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Alaska Supreme Court Upholds Dismissal of Delusional Prisoner’s Medical Malpractice Claim

Adam Israel had been in custody of the state Department of Corrections (DOC) since 2005 for the stabbing death of his mother. Based on a clinical diagnosis of schizophrenia – he claimed that family members, possibly including comedian Steve Martin, had conspired to keep him in state custody to prevent him from testifying to rapes and murders they had committed – he was held in a mental institution.

In October 2014, he filed a pro se medical malpractice lawsuit, claiming that he was “fraudulently diagnosed” as schizophrenic, and that this had prevented him from release on parole and other rehabilitative progress. He said the delusions he suffers are actually real, claiming that he could see electro-magnetic fields emitted from “poltergeists” because of a genetic mutation resulting from family inbreeding.

Israel asked the court to allow him to demonstrate, but Superior Court Judge Frank Pfiffner called his testimony “bizarre and, at least from a lay perspective, consistent with that of someone suffering from paranoid schizophrenia.” He concluded that Israel’s explanation about his reported delusions “does not reflect reality.”

The court then granted the state’s motion for summary judgment, finding that Israel had failed to provide expert testimony to support his claims in the face of summary judgment.

Under Alaska law, anyone claiming medical malpractice usually provides an expert’s testimony in support of their claims, most often by attaching an affidavit to their complaint. But when the negligence is evident to a lay person, no expert is needed, because the claim is then not considered one of a technical nature. Israel provided no such expert testimony, arguing that his claim to extra-normal perception could not be disproved using current technology anyway. The court found that it could not accept his claim without proof – or at least corroboration from an expert – and dismissed his motion. Israel appealed.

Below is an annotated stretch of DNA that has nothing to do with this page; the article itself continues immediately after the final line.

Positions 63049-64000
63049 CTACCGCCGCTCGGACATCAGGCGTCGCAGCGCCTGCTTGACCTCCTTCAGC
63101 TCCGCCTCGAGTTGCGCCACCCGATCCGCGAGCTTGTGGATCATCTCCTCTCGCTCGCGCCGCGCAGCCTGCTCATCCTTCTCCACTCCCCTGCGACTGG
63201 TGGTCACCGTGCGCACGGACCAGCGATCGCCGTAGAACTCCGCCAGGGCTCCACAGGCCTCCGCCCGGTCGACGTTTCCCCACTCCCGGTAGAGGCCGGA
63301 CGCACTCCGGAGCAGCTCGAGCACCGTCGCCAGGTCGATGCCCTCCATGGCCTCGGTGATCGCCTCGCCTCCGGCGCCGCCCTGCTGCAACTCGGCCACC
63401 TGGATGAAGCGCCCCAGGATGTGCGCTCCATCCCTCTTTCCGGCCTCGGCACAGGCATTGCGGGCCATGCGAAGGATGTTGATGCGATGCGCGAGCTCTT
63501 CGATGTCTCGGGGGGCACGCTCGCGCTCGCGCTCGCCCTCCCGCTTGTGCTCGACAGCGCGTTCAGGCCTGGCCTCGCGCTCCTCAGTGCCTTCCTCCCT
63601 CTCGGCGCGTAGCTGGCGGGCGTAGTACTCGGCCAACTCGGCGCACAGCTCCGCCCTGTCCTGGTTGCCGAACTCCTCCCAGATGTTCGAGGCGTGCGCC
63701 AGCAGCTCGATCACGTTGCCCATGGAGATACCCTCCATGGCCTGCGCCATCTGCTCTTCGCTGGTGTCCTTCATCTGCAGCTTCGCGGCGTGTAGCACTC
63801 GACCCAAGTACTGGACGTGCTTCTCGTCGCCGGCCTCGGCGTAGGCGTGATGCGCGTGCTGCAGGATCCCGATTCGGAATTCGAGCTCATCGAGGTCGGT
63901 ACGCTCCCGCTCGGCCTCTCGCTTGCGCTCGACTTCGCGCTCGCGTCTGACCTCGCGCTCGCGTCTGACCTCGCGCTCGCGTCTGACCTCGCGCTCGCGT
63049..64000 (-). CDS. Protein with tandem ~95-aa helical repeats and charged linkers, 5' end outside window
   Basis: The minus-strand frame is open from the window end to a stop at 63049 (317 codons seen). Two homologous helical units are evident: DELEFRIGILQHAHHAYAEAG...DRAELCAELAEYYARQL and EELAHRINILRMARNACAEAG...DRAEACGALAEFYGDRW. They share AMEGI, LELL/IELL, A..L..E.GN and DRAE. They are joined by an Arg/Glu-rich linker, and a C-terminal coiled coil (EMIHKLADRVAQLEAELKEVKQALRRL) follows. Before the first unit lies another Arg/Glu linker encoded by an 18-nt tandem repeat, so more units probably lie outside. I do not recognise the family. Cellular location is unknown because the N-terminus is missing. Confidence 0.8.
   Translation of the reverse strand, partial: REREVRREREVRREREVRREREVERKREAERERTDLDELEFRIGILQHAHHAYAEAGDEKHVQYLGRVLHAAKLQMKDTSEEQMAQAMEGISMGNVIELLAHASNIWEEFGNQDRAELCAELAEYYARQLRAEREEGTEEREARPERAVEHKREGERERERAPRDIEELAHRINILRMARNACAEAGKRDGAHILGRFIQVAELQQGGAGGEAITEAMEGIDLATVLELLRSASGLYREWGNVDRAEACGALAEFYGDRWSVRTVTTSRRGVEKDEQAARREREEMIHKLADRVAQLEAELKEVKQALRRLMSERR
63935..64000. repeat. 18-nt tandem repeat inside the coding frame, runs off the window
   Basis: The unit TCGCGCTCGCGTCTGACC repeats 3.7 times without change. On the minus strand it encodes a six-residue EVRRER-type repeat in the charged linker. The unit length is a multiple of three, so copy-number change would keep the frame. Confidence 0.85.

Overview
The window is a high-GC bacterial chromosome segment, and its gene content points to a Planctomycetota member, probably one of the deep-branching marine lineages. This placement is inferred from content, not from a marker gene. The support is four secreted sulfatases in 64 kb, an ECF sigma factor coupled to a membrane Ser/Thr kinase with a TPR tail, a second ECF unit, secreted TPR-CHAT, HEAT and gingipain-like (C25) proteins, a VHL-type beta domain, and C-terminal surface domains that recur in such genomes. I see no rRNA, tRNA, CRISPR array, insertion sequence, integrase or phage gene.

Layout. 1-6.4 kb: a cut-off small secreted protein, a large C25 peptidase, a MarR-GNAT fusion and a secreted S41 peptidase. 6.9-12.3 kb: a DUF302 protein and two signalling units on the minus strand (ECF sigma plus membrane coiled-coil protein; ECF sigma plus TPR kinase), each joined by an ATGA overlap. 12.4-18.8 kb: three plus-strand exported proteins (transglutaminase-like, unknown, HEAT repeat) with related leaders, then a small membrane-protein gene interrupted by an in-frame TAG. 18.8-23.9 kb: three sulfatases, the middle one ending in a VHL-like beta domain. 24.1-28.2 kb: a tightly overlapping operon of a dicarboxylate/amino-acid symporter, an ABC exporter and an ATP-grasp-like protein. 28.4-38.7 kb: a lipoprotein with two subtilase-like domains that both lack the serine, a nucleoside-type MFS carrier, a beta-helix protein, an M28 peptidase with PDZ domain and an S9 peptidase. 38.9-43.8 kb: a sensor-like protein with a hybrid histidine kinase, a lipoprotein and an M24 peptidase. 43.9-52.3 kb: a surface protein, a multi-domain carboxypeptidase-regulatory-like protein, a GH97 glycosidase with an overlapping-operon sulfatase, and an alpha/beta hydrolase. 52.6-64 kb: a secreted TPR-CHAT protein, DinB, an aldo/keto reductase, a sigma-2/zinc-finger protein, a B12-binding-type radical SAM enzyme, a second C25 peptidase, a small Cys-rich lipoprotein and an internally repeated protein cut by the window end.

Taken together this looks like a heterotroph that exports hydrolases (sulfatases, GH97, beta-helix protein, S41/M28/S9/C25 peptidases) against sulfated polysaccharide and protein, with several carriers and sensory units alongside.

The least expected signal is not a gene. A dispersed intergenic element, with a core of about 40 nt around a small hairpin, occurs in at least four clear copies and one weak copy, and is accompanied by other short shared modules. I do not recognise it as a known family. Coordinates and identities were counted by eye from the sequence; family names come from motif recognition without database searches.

In its review of the case, the state Supreme Court concluded that summary judgment was proper because the defendant (the state in this case) had shown an absence of a factual dispute on a “material fact,” and that this absence constituted failure of proof of an “essential element” to support Israel’s lawsuit. The Court allowed that it “assumed without deciding” that Israel was correct that he didn’t need an expert, but then it found that the “unrebutted correctness of Israel’s diagnosis of paranoid schizophrenia” foreclosed his malpractice claim.

On what did the Court base its finding? Because “Israel provided no psychiatric expert testimony to raise a genuine issue of material fact that the DOC’s psychiatrist’s diagnosis was incorrect.” In other words, despite granting Israel the assumption that he didn’t need an expert to be convinced, the Court did. It said it was unable to accept his argument – that he was not delusional, just exceptional – without hearing from an expert who agreed. Without providing that testimony, Israel failed to overcome summary judgment, since the Court said it had no choice but to conclude that Judge Pfiffner’s determination – that Israel’s visions were really delusions - was proper, given the facts before the court.

The Court also affirmed Judge Pfiffner’s denial of Israel’s motion to “compel” discovery from DOC, since he didn’t make any efforts to contact DOC for discovery before filing the motion to compel it. Though allowing that judges are required to construe pro se filings “liberally” in order to do justice, the Court said that “a self-represented litigant must make a good-faith effort to comply with the Civil Rules or inform the court of difficulties in complying.”

The Court wrapped up its ruling by affirming the Superior Court’s order that Israel must reimburse the state for its attorney fees, in this case $5,600.00, since he did not file his claim as a constitutional issue but only as a malpractice issue — leaving him liable for the state’s requested attorneys’ fees as the losing party.

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Related legal case

Israel v. Department of Correction